So this weird thing happened last night.
I took the girls and one of their friends (tweens three) to the Chinese Buffet. Because it’s quick, there’s something for everyone, and it’s cheap. And MSG isn’t bad for you any more.
The girls are gossiping about this guy and that girl, and that girl and this other girl, and did you see what Nayimi did to Worthington after Dirigible kissed Lycra’s boyfriend? Friend is talking about her current girlfriend and how she dissed Lloyd in the Malibu or some such.
So, feeling like I needed to connect with the youngsters today, I said, “When I was y’all’s age, if a boy told anyone he was gay, he’d a got killed, and then he’d get a swirlie. Y’all don’t know how great it is that any one a y’ze in middle school can say you’re gay or whatever, and it’s all cool.”
They look at me like I farted on their crab Rangoon and promptly went on yammering in tongues. I got into the conversation a few more times, sometimes on the topic of the L, G, B, and/or T, and also about Pokèmon and what we’re going to wear for DragonCon this year.
I should mention here that I feel the need to go out of my way and show support for the LGBTs, because when I was middle school, I might have been one of those kids giving a gay kid’s corpse a swirlie… If I weren’t already dealing with keeping the racists from giving me a pink-belly.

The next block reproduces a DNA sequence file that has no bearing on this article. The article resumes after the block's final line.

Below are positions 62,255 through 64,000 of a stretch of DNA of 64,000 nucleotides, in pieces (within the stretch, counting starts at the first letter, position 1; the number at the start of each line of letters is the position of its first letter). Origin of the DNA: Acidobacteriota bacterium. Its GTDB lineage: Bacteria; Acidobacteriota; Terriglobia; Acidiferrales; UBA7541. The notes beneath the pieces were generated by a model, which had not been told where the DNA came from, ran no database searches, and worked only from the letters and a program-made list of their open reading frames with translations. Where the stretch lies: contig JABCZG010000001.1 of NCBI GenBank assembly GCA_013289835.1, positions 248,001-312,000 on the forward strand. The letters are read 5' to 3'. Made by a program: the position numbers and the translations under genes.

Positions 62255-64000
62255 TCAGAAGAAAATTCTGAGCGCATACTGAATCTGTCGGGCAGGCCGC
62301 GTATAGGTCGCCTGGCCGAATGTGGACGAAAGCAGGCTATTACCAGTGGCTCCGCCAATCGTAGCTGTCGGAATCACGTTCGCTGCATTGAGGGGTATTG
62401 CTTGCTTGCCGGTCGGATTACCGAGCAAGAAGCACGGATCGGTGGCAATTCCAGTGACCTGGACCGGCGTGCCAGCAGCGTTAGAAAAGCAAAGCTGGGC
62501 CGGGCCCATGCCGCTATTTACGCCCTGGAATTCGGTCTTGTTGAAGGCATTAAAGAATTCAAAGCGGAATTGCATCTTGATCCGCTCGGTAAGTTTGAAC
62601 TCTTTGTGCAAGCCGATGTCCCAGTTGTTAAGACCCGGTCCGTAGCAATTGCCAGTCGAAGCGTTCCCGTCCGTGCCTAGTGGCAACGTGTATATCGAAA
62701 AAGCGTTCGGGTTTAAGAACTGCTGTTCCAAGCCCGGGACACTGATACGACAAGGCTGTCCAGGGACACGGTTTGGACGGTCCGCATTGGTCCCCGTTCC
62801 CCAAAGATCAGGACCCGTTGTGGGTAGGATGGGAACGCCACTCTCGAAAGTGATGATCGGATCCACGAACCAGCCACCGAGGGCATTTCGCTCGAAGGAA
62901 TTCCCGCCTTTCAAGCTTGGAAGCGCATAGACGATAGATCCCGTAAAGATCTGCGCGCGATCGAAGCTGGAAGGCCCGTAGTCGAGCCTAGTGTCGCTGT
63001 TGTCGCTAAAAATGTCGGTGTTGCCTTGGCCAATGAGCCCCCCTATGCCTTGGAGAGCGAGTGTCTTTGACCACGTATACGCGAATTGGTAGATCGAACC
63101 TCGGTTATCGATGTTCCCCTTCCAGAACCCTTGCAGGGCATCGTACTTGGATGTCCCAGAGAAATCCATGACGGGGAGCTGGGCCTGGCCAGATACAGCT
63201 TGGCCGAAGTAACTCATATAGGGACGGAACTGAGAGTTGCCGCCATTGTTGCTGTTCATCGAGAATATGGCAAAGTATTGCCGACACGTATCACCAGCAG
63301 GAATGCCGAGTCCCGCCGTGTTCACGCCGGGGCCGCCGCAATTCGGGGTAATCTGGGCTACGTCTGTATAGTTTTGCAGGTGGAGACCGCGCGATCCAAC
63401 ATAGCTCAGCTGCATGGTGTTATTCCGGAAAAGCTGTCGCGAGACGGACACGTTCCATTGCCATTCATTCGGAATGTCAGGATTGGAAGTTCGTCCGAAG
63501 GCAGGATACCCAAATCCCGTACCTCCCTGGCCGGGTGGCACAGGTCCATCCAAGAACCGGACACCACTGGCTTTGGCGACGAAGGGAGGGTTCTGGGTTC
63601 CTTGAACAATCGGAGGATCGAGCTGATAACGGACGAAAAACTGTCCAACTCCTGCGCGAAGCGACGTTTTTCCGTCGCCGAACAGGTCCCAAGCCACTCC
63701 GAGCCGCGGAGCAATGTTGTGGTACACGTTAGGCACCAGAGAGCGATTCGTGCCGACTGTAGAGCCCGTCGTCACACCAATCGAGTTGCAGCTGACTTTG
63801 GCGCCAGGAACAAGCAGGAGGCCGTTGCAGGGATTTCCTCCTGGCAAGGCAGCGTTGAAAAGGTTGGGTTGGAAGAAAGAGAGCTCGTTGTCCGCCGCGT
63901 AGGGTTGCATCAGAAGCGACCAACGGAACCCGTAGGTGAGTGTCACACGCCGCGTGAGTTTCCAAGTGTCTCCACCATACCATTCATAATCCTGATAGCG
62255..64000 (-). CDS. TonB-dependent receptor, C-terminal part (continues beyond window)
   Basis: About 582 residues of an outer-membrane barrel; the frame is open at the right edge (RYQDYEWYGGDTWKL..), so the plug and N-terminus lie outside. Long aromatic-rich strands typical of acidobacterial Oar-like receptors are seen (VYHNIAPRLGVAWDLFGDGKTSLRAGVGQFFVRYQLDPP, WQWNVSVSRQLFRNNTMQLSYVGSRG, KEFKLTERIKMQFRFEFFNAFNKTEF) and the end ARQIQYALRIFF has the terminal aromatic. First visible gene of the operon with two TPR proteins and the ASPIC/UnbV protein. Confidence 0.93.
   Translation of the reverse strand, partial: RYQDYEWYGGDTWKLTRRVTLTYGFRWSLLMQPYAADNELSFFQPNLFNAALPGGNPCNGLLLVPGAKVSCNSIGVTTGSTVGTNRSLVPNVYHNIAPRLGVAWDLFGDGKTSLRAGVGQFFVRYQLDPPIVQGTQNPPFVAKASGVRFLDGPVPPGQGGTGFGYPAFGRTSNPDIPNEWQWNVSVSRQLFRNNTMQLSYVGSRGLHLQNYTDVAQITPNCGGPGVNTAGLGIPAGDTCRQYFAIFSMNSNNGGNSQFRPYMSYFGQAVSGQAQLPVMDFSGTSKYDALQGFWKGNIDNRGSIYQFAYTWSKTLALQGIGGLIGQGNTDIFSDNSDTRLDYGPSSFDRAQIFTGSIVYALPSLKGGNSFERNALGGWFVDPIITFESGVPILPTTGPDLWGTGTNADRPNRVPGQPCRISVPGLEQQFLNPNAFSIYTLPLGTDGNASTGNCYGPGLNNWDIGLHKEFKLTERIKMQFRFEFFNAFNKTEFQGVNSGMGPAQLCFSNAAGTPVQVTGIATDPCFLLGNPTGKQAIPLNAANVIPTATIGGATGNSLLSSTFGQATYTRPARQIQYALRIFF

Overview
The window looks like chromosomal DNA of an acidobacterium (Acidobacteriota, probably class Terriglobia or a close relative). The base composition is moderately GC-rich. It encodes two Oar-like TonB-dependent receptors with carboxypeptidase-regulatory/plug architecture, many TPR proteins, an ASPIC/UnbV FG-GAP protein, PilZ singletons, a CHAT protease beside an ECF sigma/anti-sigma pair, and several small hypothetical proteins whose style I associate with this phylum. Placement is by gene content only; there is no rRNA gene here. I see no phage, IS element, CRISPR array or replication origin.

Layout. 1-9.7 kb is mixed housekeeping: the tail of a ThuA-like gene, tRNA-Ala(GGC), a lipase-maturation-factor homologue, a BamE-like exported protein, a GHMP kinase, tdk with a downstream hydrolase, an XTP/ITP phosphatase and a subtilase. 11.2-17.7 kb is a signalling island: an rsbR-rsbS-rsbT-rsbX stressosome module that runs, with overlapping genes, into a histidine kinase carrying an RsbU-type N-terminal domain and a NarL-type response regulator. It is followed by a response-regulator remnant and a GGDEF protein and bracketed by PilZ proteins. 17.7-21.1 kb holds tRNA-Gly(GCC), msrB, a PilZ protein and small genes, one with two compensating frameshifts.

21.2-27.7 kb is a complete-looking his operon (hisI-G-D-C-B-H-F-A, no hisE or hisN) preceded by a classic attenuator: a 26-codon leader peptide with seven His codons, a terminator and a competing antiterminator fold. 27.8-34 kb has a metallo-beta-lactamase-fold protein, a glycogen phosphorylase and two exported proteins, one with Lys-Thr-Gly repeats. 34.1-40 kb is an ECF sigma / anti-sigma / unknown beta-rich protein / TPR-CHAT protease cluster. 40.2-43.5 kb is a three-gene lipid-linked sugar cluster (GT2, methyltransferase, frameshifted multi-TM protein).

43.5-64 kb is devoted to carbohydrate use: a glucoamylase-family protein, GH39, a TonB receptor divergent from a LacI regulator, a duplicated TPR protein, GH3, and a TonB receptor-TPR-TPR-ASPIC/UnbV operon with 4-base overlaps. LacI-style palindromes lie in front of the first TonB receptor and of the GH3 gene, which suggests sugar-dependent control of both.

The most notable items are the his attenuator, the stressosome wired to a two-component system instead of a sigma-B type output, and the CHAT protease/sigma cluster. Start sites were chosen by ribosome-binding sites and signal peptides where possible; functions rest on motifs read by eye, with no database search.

My girls–and all their friends who they let me talk to–could care less if a boy likes another boy, or some kid who was a boy in second grade is a girl in sixth grade. I could not be happier that they feel this way.
It took me a long time to get to this point: I had to equate the hatred against gays and such with the racial hatred I experienced and witnessed as a child. That, and I have so many friends and family members who are gay, and their sheer humanity could not be ignored.
So the weird thing that happened was this: As I’m getting up to pay the check, this elderly woman at the next booth says, “Excuse me, sir.”
I turn around, thinking she’s going to tell me I have a chow foon noodle stuck to my ass, but instead she says, “I really like the way you talk to your girls!”
I resist the urge to blurt “Dafuq?” as I can’t for the life of me figure out what she’s talking about. Was it the firm but gentle way I said, “No more banana pudding. You’ll puke,” to Prima or the way I put an ironic spin on “I’m sure you can get more shrimp yourself, yo,” to Segunda?
So I say, “Uh… Thank you, ma’am,” and herd the youngsters out.
It wasn’t until much later–when the girls had gone to bed and my brain was mostly out of Default-Dad-Fight-or-Flight mode–that I realized that what the kindly oldster was talking about was most likely the way I talked about the gays like they were human beings.
So all this is not to brag that I’m a friend to the LGBTs, or that I’m some kind of Super Dad (I did take them to Chinese Buffet, and only the crappy dads do that), but to express optimism about the future. In one evening, members of three generations expressed positive feelings that–a generation ago–would’ve earned one a wedgie, pink belly, or curb-stomping.
Despite Trump, Cruz, and Beiber, this is a good time to be alive.